Thomas Woodrow life and biography

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Thomas Woodrow biography

Date of birth : 1856-12-28
Date of death : 1924-02-03
Birthplace : Staunton, Virginia, United States
Nationality : American
Category : Politics
Last modified : 2010-09-21
Credited as : Politician, former U.S. President,

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Thomas Woodrow Wilson (1856-1924), the twenty-eighth president of the United States, left a great legacy of domestic legislation that profoundly affected both American business and American workers. Most of that legacy was created during the first two years of his eight-year, two-term service in the White House.

Thomas Woodrow Wilson was born in Staunton, Virginia, in 1856, into the family of a Presbyterian minister. Wilson dropped the use of his first name after he graduated from college, and was known thereafter as Woodrow Wilson. Wilson grew up in an atmosphere of religious piety and scholarly interests. By the time he was two years old, the family had moved to Augusta, Georgia, where Wilson grew into young manhood. While he was growing up, his father took the young Wilson to many industrial and agricultural sites, where he learned directly about the conditions of ordinary working people.

Wilson began his professional life in a law office in Atlanta, Georgia, but by 1883, at age 27, he decided he wanted to be a college teacher instead of an attorney. He subsequently began to study history and politics at Johns Hopkins University in Baltimore, Maryland, where he obtained a Ph.D. in political science. Wilson thrived as a teacher and later as a professor and scholar. In 1902, at age 42, he was elected president of Princeton University.

His efforts and successes at Princeton University attracted wide public notice. Leaders in the Democratic Party of New Jersey sought him out as a candidate for governor. He was indeed elected governor of New Jersey in 1910. In that office, he enacted a primary election law, a corrupt-practices act, a public utilities act, employee liability law, and various school-reform laws. His work in New Jersey eased many of the burdens of the average working person and also began to reduce corrupt business operations.

Those who worked in national politics did not overlook Wilson's progressive work in New Jersey. He was encouraged to run for federal office, and in 1912, in a race against Republican William Howard Taft (1857-1930), and Progressive Theodore Roosevelt (1858-1919), Woodrow Wilson, a Democratic candidate, was elected to the presidency in a political landslide.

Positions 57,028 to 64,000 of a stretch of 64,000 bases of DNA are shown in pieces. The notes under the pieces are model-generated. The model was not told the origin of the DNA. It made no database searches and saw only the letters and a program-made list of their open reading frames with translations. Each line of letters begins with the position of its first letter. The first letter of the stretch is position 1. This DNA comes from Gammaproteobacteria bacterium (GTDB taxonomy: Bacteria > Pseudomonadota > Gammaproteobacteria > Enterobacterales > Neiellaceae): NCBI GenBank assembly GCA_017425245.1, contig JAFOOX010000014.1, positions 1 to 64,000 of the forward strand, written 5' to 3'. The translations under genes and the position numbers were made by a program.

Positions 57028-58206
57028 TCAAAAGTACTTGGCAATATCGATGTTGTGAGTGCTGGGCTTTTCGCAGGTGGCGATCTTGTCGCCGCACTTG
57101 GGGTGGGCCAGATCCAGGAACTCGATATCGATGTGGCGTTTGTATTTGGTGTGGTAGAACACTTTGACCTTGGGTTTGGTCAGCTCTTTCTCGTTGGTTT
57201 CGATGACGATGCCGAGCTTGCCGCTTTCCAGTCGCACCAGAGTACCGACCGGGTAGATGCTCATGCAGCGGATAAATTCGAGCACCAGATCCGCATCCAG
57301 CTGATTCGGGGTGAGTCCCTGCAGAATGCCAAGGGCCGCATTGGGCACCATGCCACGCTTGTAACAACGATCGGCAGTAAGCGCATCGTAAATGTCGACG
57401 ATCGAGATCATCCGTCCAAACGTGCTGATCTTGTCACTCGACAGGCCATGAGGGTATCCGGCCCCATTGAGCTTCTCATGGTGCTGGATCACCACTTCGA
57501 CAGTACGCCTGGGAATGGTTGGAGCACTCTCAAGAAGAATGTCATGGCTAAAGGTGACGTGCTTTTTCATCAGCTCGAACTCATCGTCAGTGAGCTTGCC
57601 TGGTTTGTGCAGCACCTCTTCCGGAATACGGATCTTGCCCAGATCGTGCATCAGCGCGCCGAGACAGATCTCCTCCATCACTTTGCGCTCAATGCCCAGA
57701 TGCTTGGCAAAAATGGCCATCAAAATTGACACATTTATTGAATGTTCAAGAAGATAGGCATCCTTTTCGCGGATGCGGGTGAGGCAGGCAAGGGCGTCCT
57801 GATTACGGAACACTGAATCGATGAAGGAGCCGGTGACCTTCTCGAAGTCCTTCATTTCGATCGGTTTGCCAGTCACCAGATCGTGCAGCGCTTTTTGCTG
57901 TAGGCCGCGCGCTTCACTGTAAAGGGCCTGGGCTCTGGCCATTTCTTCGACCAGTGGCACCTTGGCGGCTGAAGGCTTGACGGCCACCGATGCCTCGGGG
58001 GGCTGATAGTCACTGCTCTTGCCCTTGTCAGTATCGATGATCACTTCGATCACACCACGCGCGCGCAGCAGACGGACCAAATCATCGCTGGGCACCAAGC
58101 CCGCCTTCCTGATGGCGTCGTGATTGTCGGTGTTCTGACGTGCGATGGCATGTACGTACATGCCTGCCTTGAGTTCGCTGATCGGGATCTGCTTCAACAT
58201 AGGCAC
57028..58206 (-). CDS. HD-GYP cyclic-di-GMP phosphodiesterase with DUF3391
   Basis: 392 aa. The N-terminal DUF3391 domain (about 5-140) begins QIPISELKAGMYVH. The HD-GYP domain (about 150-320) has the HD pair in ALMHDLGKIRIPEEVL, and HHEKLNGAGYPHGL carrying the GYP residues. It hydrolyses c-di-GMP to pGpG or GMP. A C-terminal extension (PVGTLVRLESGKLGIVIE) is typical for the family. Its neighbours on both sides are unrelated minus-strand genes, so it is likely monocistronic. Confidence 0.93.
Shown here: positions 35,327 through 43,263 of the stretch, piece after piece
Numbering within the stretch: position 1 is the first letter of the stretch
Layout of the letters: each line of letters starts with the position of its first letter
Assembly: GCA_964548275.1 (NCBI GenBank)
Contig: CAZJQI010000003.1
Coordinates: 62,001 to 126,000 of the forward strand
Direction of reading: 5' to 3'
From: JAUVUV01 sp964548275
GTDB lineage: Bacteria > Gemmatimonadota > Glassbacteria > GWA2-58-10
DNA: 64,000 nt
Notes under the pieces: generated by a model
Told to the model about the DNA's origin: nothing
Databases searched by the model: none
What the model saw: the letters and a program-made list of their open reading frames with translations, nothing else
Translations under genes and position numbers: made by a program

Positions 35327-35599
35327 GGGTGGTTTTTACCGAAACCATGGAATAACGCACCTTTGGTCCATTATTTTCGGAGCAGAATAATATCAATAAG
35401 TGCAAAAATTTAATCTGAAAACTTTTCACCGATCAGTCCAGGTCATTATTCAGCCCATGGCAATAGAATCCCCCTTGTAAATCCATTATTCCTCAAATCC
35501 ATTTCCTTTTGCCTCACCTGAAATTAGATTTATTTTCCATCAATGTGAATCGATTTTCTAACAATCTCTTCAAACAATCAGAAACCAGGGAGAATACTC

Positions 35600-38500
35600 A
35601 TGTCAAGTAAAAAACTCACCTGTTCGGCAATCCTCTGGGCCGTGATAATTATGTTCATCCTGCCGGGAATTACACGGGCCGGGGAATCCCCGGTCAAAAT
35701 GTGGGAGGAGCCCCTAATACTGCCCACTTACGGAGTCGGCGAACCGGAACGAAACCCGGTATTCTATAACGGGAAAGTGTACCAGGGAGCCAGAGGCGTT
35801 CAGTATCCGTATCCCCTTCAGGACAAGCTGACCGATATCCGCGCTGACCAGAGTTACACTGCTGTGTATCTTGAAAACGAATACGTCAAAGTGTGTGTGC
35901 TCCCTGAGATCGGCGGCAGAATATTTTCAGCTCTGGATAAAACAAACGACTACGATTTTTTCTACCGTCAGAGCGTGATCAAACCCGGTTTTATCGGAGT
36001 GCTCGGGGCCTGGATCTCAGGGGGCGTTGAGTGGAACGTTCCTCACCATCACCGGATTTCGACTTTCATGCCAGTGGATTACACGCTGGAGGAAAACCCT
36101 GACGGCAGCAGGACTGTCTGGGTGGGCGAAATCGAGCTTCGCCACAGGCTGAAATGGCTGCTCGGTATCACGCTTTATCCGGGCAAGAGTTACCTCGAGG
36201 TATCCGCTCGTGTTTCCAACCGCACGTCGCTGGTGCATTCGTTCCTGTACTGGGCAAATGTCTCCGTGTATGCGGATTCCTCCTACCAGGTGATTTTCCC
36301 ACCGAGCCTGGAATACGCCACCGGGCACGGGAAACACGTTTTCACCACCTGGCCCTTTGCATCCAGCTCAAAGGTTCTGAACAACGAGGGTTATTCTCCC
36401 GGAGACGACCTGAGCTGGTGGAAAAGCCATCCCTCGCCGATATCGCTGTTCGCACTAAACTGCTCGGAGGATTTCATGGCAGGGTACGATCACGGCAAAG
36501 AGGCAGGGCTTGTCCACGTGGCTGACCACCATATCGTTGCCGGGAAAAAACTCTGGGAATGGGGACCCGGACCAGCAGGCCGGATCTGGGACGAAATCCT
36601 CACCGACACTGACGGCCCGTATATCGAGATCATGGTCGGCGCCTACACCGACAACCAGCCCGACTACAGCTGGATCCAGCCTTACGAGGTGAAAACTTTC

Beginning his presidency in 1913, Wilson quickly began to pursue his domestic political agenda. In October of his first year in office, Wilson's Congress passed the Underwood Tariff Act which lowered the unfair tax rates of imported items like wool, sugar, iron ore, steel rails, and many other important items.

Next he began his most crucial domestic reforms, including the creation of a Federal Reserve Board, later called the Federal Reserve System, to help control money policies in the United States and to insure fairness in all transactions. The creation of the Board is generally regarded as the most far-reaching piece of legislation covering banking and currency in the nation's history.

In 1914 Wilson had established the Federal Trade Commission (FTC) to halt unfair business trade practices. The Clayton Anti-Trust Act was also passed to police unfair practices in business. Wilson's Adamson Act established an eight-hour work day for railroad employees, while his Child Labor Act limited the work hours of children and began a new program of federal regulation in industry.

After two years of successful domestic legislation, Wilson ran into global problems with the start of World War I (1914-1918). Under his leadership, the United States declared war against Germany in 1917 in what he called an effort to keep "the world . . . safe for democracy." For the duration of his presidency Wilson worked on efforts dealing with international issues. Much of his important domestic legislation, which focused on controlling big business and easing the burdens of working people in America, was obscured by his interventions during World War I and his pioneering efforts in the creation of the League of Nations in the post-war era.

Though Wilson is largely regarded as the great war-president who led the United States in World War I (1914-1918) and whose efforts to create the international peace organization the League of Nations led later to its more-stable successor, the United Nations, it is arguable that Wilson's greatest achievements were made by his domestic policies. Such policies and programs began to effectively control the lopsided concentration of power in American business. Woodrow Wilson's first administration successfully enacted many of the progressive federal laws that controlled outrageously high tariffs, monopolistic and illegal industrial practices, and the federal control of the banking system. At the early stages of his presidency, Wilson was also successful in achieving progressive legislation to stabilize the balance between business interests and the interests of American workers, both industrial and agricultural.

Wilson, "tired of swimming upstream," as he put it, died in his sleep in 1924. He suffered a series of strokes for many years before his death.

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